My husband and I are now officially considered “empty nesters.” Our two children have moved out, and we have no grandchildren to spoil yet. Therefore, our dogs are our babies and we, like many Americans, treat our dogs like family. January marks the anniversary month when we brought our last baby home, a beautiful white German Shepherd named Jersey. Every January I reminisce and laugh at the conversation I had with my son about Jerseys.

Jason had always wanted a white German Shepherd. After his black German Shepherd passed away, we reserved a puppy from a Lyndonville, Vermont breeder, about 20 miles from our home. That winter day, Jason, my daughter Jessica, her friend Chelsea, and I all piled in the car to pick up our little “bundle of joy.” White German Shepherd puppies are adorable; they look like fluffy baby polar bears.

I was so proud watching my son cradle that precious puppy in his arms, because he loves dogs. I was thinking how mature he had become, and how he always made good decisions – until we had the following conversation.

Jason piped up and said, “You know this isn’t the first Jersey I’ve had in this car,” I asked, “What do you mean?” He replied, “Last spring the North Danville farm had a baby calf and I had to get it home to feed so I brought it in your car.”

I said, “Oh, you put her in the trunk, right?” His response: “Nope.”

“If you didn’t put her in the trunk, where did you put her?”

“In the back seat.”

Thinking I didn’t hear him correctly, I asked again, “You put her where?” He stood stoic.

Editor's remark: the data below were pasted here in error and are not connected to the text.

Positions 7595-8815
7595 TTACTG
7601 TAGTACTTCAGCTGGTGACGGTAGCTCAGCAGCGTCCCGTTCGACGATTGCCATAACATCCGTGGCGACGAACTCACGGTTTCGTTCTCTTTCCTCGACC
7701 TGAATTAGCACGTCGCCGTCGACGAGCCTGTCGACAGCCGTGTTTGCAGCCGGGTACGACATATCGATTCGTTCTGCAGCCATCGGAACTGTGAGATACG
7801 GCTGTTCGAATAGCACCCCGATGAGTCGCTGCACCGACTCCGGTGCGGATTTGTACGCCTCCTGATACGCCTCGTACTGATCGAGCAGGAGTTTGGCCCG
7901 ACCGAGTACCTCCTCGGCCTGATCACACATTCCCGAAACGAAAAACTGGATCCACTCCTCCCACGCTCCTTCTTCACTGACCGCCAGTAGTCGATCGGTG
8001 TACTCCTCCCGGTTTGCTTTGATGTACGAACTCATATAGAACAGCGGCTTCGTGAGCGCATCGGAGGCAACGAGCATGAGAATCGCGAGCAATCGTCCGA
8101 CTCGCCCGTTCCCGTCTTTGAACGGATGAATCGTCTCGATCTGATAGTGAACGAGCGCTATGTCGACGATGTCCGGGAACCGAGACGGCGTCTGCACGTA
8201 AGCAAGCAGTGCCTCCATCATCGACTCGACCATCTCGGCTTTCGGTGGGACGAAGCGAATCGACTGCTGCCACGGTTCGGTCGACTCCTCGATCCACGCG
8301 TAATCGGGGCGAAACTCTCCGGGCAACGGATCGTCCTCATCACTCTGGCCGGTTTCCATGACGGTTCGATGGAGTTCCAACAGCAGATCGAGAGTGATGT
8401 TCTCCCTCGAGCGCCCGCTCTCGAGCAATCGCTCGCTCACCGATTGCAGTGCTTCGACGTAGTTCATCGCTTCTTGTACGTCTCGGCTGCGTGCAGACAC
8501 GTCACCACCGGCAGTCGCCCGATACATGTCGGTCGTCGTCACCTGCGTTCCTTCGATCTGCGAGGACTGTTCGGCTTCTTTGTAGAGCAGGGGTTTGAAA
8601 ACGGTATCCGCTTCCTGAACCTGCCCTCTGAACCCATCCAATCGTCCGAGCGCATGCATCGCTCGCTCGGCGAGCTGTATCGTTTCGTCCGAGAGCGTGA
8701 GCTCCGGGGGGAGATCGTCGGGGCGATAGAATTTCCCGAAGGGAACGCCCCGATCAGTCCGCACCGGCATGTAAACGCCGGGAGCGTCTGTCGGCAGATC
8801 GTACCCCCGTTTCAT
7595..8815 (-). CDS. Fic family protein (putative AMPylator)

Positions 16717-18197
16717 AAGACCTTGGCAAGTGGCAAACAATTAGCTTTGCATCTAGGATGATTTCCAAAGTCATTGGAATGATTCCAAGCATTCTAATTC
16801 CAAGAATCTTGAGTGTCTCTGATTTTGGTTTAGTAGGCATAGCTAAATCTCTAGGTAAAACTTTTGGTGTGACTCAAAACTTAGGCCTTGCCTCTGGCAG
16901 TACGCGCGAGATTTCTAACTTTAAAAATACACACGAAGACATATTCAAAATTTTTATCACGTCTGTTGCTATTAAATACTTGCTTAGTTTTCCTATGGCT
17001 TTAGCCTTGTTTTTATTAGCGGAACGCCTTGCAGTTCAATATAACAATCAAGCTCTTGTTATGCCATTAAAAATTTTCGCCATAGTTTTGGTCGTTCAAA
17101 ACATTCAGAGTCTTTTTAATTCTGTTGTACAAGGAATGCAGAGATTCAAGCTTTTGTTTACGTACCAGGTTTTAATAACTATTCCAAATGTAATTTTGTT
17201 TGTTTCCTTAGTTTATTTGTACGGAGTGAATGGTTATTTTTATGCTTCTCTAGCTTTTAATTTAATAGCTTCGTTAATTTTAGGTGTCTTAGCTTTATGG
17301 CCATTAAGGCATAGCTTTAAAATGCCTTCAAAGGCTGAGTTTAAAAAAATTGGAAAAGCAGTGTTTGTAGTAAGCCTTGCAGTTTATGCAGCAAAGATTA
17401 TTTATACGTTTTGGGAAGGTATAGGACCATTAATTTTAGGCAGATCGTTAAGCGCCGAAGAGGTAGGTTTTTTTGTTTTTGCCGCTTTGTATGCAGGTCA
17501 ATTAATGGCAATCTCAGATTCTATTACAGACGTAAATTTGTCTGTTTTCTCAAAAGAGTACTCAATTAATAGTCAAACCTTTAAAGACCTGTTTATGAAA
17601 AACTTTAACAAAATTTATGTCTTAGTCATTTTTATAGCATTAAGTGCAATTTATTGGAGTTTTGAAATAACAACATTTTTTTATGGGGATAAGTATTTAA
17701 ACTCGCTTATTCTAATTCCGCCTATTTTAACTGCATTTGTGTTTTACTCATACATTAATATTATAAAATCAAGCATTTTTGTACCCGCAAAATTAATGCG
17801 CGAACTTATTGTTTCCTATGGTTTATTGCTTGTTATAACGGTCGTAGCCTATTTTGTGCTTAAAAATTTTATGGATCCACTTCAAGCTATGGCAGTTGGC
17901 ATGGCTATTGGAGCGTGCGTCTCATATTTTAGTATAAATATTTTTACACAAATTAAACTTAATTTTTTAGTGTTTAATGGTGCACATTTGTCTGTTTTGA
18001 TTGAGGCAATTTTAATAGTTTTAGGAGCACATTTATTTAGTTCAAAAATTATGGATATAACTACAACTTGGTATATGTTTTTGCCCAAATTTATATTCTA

“In the back seat.”

At that point, I looked in the rearview mirror to see my daughter and her friend’s reaction. Chelsea, who is from Boston, had a look of total disbelief on her face, and I am sure she was thinking, “What kind of hillbillies are these people?”

I know what my daughter was thinking because she remarked, “That was a dumb thing to do.” If you have ever raised children, you know siblings don’t hold their feelings back.

I was seething. Then, I spoke in a tone only a mother can use, “You put a calf in the back seat of my car?!” He knew I was upset, and quickly responded, “Yeah, but I put her in a grain bag.”

That didn’t console me, because if that little brown calf had the “Jersey Squirts,” no burlap bag was going to hold that mess in. He told me he stopped at school to show all his friends. Great – another 15 minutes that animal was in the back seat of my car. I asked, “Did any of your buddies ask you why you had a calf in the back seat of your mother’s car?” His answer: “Nope.”

I think he knew I was upset because he quickly added, “Mimi helped me wipe the back seat up, and she said it looked fine.” I am sure both his grandparents had a laugh at the trip.

Looking back on that ride home, I chuckle at the conversation now. Young adults don’t always make the right decisions. But when I hear about the turmoil that parents go through with drug-addicted children, I think giving a calf a joy ride isn’t that devastating at all, and I do “Thank God He’s a Country Boy.”